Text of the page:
Most individuals who experience bear trouble acknowledge their role in the incident, according to local wildlife officials and police officers. Many are reluctant to notify the DOW for fear the window they left open or the dog food in the trunk of a car may ultimately result in a bear’s demise.”It’s a sad situation, I think. I don’t know what the solution is,” said Midland Park’s Rosen. “I don’t want them to be breaking into my house, but I don’t want them put down.”Two strikesKilling a bear is not an action wildlife officials relish either, according to the DOW’s Wright. When it has to be done, a bear is tranquilized and then shot.”I sometimes think people think we’re coldhearted. That’s not the case,” he said. “It’s the hardest thing I have to do. I absolutely hate it.”The division’s two-strike policy calls first for the relocation of a problem bear, but Wright said he’s running out of suitable habitat. Often a bear is back within days, he added. Getting into trouble a second time carries a death sentence.The DOW reacts after there’s already a problem, said division spokesman Todd Malmsbury. That’s why the agency is reluctant to trap a bear until every method to discourage them has been exhausted, whether it’s getting a homeowner to bring bird feeders indoors or to rig balloons scented with something tasty but filled with ammonia, to drive off the bear that bites or claws into it.”Sometimes, bears become so habituated that they will literally walk by natural forage even if it’s available because they’ve become accustomed to feeding on human food, on trash,” Malmsbury said.When the DOW is dealing with that kind of bear, the animal may be killed without trying relocation first, he said.The DOW estimates there are 10,000 to 12,000 bears in Colorado. Prime bear habitat, between 6,000 and 9,500 feet altitude, also happens to be prime condo and second-home habitat, Malmsbury noted.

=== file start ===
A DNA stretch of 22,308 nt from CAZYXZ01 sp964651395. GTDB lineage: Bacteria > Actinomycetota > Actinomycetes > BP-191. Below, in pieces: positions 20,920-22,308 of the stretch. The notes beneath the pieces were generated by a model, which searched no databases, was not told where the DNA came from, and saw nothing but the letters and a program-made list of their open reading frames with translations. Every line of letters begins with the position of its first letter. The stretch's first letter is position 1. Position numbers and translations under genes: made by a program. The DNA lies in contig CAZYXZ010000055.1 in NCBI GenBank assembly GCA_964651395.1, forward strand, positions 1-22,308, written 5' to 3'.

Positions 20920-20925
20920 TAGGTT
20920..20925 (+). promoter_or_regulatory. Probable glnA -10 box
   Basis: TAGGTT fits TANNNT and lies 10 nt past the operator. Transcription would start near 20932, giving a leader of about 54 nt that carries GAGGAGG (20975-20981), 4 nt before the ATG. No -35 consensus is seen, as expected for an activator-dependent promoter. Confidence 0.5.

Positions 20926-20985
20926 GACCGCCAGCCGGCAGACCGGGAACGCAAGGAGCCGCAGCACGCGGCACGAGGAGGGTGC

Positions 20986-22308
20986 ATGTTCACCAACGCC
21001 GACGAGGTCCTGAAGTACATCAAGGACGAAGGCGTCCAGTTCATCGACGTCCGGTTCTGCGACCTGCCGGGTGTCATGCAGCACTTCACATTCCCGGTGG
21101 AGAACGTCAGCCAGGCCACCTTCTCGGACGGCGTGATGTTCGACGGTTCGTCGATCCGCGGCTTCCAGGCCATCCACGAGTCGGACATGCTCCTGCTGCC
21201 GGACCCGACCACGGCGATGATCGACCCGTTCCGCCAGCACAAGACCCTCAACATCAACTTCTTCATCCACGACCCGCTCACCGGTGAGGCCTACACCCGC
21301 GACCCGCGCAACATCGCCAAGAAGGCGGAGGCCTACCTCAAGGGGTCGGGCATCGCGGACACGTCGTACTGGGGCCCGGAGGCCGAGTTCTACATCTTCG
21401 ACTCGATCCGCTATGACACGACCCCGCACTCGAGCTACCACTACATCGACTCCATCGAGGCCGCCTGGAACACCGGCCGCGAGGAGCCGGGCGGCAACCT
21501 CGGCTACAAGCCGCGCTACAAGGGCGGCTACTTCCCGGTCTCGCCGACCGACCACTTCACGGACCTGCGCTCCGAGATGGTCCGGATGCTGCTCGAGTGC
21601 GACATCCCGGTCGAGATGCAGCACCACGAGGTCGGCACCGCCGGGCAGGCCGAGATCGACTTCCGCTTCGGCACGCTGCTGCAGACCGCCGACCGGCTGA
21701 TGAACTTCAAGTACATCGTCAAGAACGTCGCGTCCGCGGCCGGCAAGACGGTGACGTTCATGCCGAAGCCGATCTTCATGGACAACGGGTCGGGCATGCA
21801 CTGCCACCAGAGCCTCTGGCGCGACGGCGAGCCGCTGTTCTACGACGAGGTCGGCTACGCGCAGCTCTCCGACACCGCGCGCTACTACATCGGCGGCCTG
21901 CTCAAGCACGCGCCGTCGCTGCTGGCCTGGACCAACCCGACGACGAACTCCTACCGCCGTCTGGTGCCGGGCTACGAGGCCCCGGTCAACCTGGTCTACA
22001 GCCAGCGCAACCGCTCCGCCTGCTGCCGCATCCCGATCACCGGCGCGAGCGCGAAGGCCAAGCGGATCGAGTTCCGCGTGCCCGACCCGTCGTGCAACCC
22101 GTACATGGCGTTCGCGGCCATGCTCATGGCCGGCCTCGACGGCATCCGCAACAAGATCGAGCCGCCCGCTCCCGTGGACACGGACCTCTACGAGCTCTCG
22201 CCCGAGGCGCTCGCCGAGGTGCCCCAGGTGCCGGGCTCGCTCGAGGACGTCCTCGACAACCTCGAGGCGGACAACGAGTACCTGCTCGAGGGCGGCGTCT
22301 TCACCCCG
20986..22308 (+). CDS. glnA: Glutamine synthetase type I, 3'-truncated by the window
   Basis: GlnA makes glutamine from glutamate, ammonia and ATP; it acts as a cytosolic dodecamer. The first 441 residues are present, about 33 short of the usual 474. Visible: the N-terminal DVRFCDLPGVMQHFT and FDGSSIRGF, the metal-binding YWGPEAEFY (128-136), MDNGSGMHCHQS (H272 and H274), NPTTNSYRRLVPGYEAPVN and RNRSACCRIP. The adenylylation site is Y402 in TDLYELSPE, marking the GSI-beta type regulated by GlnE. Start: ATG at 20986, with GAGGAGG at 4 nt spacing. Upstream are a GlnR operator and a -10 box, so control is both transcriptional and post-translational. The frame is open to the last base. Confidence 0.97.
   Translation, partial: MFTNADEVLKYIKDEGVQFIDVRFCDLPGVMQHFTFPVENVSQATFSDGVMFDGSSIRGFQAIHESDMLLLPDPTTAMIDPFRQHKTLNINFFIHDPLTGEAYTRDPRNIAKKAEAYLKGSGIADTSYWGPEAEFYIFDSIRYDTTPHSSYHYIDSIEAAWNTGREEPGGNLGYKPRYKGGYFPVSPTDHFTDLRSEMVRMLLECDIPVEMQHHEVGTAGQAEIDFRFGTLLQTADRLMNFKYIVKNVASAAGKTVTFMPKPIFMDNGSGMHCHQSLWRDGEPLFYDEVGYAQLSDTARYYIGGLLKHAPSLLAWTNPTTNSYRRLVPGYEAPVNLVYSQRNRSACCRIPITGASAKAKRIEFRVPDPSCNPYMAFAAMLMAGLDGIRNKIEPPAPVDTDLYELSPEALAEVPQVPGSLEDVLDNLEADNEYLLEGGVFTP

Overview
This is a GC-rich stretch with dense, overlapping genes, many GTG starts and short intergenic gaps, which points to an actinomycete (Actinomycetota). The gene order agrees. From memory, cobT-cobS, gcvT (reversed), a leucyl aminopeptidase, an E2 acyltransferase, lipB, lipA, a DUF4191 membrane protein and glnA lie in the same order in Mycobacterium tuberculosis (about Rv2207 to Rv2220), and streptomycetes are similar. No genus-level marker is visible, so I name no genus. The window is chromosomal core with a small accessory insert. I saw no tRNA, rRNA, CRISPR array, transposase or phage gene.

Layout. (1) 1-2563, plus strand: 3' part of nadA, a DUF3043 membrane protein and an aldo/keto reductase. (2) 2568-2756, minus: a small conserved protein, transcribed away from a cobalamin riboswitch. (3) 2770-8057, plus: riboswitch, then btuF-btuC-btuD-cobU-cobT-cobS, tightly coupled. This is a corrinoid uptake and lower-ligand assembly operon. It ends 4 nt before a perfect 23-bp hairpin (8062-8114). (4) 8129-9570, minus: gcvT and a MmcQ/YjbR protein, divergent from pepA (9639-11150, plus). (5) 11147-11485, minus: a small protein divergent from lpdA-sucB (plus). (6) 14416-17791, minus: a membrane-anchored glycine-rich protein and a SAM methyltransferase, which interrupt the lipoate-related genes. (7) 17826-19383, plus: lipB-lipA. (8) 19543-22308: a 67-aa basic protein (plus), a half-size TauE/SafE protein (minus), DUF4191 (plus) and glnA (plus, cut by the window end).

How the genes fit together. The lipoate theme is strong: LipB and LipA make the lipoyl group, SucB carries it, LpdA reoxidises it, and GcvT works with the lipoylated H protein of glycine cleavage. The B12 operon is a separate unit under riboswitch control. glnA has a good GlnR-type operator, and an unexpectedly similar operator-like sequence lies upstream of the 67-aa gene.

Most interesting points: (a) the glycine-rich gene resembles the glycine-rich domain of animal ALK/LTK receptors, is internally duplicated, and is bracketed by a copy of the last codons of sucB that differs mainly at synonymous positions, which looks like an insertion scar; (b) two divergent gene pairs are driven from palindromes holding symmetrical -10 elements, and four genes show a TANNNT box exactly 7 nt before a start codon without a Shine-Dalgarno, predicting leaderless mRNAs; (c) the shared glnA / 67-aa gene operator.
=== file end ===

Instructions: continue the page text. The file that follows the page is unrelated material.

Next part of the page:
Despite the number of bears living in close proximity to people, aggressive behavior by black bears is relatively rare. (The more ferocious grizzly doesn’t prowl Colorado any longer. The last known grizzly was killed in 1979 in the southern San Juan mountains.)In 2001, eight people were injured in encounters with black bears – all in campground settings, according to Malmsbury. All eight required medical treatment, but none were hospitalized overnight.”None of them were predatory attacks,” he said.Only two human fatalities involving black bears have been recorded in Colorado – one in Grand Lake in 1971 and one in Cotopaxi, west of Canon City, in 1997. In both cases, aggressive bears were tracked down and killed.Given the number of human/bear interactions annually, the odds of a fatal encounter are “infinitesimal,” Malmsbury said.”They’re not looking at us as food,” he said. “They want our peanut butter sandwich.”Janet Urquhart’s e-mail address is janet@aspentimes.com